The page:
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Telluride on Top

Here’s our insider’s guide to the classic Colorado mountain that has it all—from beginners-only playgrounds and blue cruisers to hike-to terrain and big powder stashes.

All those clichés about Telluride? You know, the cowboy charm, the postcard-perfect scenery, the trendy scene, and the chefs moving out here from New York and LA? It’s all true. But of course, what really matters is just how easy it is for everyone to enjoy southwestern

Colorado’s biggest resort.

The promise of that terrain, the vibe, and a town that keeps evolving while holding on to some authentic funk make it worth the seven-hour drive from Denver (or short flight into Montrose). Considering traffic jams routinely bring I-70 to a complete standstill for hours every winter weekend, travel to Telluride seems a small price to pay for non-existent lift lines and a mountain peppered with glades, bowls, chutes, cliffs and long, cruising blues.

Like A Virgin: For Newbies

Telluride is an ideal place to up your ski and snowboard skills (or just enjoy chill cruising) since 60% of its runs are dedicated to beginners and intermediates. Want some space to practice what you are learning? The Sunshine Express (Lift 10) offers exclusive access to beginner terrain. It’s groomed daily, separate from advanced and expert runs, and provides a comfortable environment for newer skiers to enjoy the slopes. One can’t-miss classic for everyone is the always groomed Galloping Goose. Telluride’s longest run begins just below the summit at the top of Prospect Express (Lift 12) and flows downward for 4.6 breathtaking miles to the base. Beginners and intermediates will also dig doing laps and taking in fabulous views of Gold Hill and Palmyra Peak on flowy trails like Magnolia, Madison and Sandia in Prospect Bowl. And no matter your level you can still explore the entire mountain. Every lift here has one or more groomed, easier trail down. So rejoice newbies. At Telluride, you’re not stuck at the base area, you don’t have to worry about which chair you ride, and you still get to enjoy all the breathtaking vistas from the hill’s highest spots without the embarrassment of riding the chair back down.

Meet Me in The Middle: For Intermediates 

Blues and double blues are the meat of the Polar Queen Express (Lift 5) where intermediates, advanced intermediates, and speed freaks can easily spend a full day lapping run after run on the high-speed chair. Enjoy the long sweeping Ophir Loop or spice it up with a drop into chutes like Alta or Silver Tip. No matter what your level, no trip to Telluride is complete without at least one (we’d recommend a few) drops down the aptly-named See Forever. Though accessible from Lifts 6, 9, 14, and 15, we suggest picking it up from the top of Revelation Lift (Lift 15). Groomed daily and hugging the ridge that forms the resort boundary, this trail is simply beautiful. You revel in views of 14,246-foot Mt. Wilson, 14,017-foot Wilson Peak, 14,150-foot Mount Sneffels and even Utah’s La Sals on clear days.

blue sky splashdown There’s plenty of untouched pow in telluride’s expert terrain—hike and hunt for it. photos courtesy Telluride Ski Resort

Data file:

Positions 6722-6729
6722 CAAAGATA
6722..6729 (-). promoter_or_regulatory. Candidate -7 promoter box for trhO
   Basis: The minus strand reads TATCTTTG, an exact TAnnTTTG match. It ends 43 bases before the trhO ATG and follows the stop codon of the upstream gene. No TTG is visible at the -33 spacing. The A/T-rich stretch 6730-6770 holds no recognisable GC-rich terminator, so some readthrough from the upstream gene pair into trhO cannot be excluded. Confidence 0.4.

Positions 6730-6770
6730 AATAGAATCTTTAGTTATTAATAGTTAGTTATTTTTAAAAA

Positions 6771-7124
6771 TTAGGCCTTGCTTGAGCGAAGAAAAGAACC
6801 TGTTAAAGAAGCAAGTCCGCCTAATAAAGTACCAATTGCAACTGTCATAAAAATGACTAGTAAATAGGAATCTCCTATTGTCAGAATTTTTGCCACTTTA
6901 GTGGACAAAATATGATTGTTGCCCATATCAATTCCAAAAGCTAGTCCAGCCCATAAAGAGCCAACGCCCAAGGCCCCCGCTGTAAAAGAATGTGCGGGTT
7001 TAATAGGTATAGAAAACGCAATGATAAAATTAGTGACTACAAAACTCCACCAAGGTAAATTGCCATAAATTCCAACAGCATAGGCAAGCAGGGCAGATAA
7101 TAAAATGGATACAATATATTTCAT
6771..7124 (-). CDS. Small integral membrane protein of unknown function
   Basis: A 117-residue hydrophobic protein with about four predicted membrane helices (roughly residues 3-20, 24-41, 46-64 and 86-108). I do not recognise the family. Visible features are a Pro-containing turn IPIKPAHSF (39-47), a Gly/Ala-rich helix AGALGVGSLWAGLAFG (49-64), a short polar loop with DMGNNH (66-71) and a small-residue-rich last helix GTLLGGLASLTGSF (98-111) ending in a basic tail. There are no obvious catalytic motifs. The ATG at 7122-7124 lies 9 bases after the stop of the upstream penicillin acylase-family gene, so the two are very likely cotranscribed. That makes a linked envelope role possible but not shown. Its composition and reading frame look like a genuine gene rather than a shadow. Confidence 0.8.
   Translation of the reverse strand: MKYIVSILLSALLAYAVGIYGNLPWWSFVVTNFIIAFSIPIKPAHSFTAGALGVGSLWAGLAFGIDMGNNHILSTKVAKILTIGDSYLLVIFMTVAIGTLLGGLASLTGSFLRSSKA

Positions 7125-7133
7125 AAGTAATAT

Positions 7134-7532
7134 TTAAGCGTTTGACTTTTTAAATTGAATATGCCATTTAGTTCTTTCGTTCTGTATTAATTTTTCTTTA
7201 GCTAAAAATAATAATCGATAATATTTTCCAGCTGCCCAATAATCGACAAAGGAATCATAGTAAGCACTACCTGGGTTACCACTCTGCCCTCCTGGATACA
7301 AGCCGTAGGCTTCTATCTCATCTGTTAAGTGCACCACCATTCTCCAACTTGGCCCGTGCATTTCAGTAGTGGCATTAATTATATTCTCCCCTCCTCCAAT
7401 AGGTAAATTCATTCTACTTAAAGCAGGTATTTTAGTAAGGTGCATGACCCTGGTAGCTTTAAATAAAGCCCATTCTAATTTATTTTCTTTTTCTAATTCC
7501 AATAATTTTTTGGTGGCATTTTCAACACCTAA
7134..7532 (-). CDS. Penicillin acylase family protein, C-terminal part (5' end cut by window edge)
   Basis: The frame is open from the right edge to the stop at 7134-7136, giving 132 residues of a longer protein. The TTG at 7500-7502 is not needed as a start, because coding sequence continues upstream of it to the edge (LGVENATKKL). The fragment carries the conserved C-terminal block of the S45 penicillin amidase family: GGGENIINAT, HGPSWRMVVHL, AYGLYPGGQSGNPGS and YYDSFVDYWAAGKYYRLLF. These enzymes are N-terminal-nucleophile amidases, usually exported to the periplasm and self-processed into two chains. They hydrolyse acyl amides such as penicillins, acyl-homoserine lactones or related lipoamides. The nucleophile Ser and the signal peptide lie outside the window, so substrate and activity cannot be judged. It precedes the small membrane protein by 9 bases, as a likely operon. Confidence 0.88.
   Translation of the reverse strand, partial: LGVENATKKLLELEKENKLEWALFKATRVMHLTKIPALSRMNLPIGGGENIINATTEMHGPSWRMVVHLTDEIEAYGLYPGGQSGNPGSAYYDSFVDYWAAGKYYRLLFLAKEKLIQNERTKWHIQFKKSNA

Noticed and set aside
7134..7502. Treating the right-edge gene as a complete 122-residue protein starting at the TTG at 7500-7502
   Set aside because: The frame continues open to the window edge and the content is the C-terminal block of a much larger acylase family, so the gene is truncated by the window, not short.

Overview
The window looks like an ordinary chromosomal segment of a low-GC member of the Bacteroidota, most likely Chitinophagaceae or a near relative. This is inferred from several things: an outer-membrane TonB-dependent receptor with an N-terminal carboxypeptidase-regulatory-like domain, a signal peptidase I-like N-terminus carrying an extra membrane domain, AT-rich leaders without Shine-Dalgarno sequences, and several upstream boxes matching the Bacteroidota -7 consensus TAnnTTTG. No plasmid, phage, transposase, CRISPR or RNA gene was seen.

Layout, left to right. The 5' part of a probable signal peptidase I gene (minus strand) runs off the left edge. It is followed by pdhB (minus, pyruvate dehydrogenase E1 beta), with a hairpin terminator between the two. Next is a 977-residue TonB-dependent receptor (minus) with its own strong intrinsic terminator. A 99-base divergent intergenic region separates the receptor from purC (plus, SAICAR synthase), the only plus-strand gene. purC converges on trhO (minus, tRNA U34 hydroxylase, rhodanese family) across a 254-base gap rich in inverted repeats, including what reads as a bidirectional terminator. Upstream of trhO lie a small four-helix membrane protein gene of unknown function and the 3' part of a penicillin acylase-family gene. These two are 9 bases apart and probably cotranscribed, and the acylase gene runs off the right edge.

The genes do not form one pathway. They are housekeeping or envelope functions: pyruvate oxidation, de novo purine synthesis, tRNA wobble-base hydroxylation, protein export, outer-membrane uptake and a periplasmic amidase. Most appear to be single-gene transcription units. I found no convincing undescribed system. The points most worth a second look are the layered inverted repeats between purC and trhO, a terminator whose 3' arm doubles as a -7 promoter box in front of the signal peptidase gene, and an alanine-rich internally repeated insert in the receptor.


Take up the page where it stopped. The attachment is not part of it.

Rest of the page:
The Need For Speed: For Adrenaline Junkies

With massive steeps and exhilarating hike-to terrain, Telluride’s got experts more than covered. From Revelation Bowl, hike the new Gold Hill access road, enjoying big mountain views as you do. Check out the bridge and stairs accessing Chutes 9 and 10, and then pick your poison by dropping a gnarly line on this fun but challenging terrain that spit you out into Palmyra Basin. (Note: Chutes are not always open, so pay attention to signs before setting out on the hike).

Continue onto Palymyra Peak and Black Iron Bowl for some spicy, exhilarating expert-only lines. Complete the hike-to circuit—if your legs have anything left—with a hike up Bald Mountain and a run down Jackpot or Wildcat. Double-black powder stashes often await even late in the day. For a change of scenery and stellar views, head to the other side of the mountain: From the Plunge Lift (9) drop Bushwhacker, Bail Out and Mine Shaft, a series of black and double black runs that deliver you directly into town. 


Just outside of Telluride proper, the Inn at Lost Creek ( offers ski-in, ski-out access from Mountain Village, which is connected to town via the free gondola. Park the car and forget about it. Enjoy a delicious breakfast buffet, private rooftop hot tubs (that’s right, private), dog-friendly rooms, extremely kind and accommodating staff and the views.

Don’t miss Gorrono Ranch, perched mid-mountain on the Misty Maiden run for lunch or happy hour; an unbeatable view, live music, a sweet deck, delicious burgers, a noodle bar and a smokehouse make this the place to be. Bon Vivant (at the top of Lift 5) has stunning views and delicious French cuisine. For some local color, grab a beer at the Poacher’s Pub right across from the Inn at Lost Creek. In town, the best options are Brown Dog Pizza, Taco del Gnar and The Oak, a BBQ joint at the base of the gondola.

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